System Over Bahamas Not Expected to Form into Tropical System but Forecasters are Watching

By  //  May 4, 2018

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could bring needed rain to brevard county

According to Weather Underground c0-founder Dr. Jeff Masters, a cold front that pushed through the Bahamas last weekend has stalled out over the islands and now has an opportunity to produce some tropical rainfall for Brevard County and  Southeast Florid this weekend.

BREVARD COUNTY, FLORIDA– According to Weather Underground c0-founder Dr. Jeff Masters, a cold front that pushed through the Bahamas last weekend has stalled out over the islands and now has an opportunity to produce some tropical rainfall for Brevard Countyand southeastt Florida this weekend.

On Wednesday, the system was given a 10 percent chance of developing into a tropical system but wind shear kept the system from being raised any higher in terms of development percentages.

According to the National Hurricane Center, currently, no systems pose a threat to develop in the next 72 or 96 hours.

However, forecasters are watching the system in the Bahamas.

According to Dr. Masters, starting today and into tomorrow, an upper-level trough of low pressure will move over the Bahamas, causing the wind shear to fall, and thus increasing the chances of possible tropical cyclone formation.

Masters, a former flight meteorologist for NOAA’s Aircraft Operations Center, said on Wednesday that the temperatures of the sea surface below the disturbance of about 80 degrees were “warm enough to support formation of a tropical depression,” but that the variation in wind velocity, or the wind shear, in the area would delay any potential development.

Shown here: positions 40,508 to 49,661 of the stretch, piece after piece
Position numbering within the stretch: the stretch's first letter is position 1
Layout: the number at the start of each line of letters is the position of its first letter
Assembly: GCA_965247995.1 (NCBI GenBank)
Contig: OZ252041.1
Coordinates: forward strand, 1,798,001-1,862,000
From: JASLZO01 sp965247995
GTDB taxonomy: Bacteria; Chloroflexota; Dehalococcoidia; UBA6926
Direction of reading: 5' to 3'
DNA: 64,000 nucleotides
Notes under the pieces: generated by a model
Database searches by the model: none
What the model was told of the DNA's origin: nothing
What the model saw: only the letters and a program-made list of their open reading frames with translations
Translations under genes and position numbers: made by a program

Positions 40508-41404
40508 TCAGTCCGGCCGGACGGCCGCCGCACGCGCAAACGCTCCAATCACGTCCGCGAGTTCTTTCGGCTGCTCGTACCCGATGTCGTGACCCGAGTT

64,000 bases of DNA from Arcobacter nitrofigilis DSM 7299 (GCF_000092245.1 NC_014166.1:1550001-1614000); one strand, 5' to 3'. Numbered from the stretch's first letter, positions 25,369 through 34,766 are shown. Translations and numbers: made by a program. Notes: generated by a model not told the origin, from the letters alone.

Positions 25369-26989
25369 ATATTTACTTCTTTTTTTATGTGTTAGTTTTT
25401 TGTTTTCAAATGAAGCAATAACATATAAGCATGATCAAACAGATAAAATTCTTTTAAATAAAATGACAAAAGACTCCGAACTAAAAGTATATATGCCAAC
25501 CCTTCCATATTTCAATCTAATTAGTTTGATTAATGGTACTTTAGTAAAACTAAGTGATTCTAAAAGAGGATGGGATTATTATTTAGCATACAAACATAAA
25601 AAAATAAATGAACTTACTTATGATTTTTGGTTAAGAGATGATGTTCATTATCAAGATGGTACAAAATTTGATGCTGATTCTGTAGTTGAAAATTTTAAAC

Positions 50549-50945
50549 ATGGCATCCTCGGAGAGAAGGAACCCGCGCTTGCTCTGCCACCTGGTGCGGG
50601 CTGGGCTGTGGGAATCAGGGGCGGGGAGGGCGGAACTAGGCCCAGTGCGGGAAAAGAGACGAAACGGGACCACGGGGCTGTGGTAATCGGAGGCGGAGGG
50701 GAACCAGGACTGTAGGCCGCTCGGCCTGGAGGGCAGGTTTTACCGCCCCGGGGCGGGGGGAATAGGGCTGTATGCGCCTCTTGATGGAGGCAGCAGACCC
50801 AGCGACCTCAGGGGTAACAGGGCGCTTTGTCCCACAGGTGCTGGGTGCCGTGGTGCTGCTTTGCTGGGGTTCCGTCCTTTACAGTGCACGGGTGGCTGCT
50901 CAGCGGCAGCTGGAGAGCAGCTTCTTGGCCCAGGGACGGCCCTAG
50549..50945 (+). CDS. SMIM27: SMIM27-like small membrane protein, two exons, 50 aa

The forecast suggests big rains for Puerto Rico and the Bahamas into the weekend. For Brevard and southeast Florida, rain could arrive later Saturday into Sunday.

While formation chances seem very low, it isn’t all that unusual to see a tropical system develope in mid-May ahead of the June 1 Hurricane season start date.

While formation chances seem very low, it isn’t all that unusual to see a tropical system develope in mid-May ahead of the June 1 Hurricane season start date.

Check Out the Names For the 2018 Hurricane Season, Which Will Start On June 1Related Story:
Check Out the Names For the 2018 Hurricane Season, Which Will Start On June 1

According to the NOAA Historical Hurricane Tracks website, storm formation has happened 11 times since satellites began monitoring the ocean in the 1970s, with seven of these depressions going on to become named storms.

That’s about a one in seven-year event.

Dr. Masters points out that we have had Atlantic named storms form by May 15 the past three years in a row–an event with a 0.3 percent chance of occurrence based on statistics from the past 48 years:

May 8, 2015: Tropical Storm Ana formed off the coast of South Carolina, and made landfall there on May 10 with 45 mph winds. Ana was the earliest landfalling U.S. tropical cyclone on record and caused one drowning death and minimal property damage.

January 12, 2016: Hurricane Alex became a tropical storm in the waters south of the Azores. After peaking as a Category 1 hurricane with 75 mph winds, Alex hit the Azores as a tropical storm with 65 mph winds on January 15. Alex caused minimal damage and no deaths.

April 20, 2017: Tropical Storm Arlene formed in the central Atlantic. After reaching top winds of 45 mph and spending 30 hours as a tropical storm, Arlene died. Arlene did not affect any land areas.

Just an FYI, the first name on the list of Atlantic storms for 2018 is Alberto.

Stay tuned to Space Coast Daily for updates on this story and throughout the hurricane season. 

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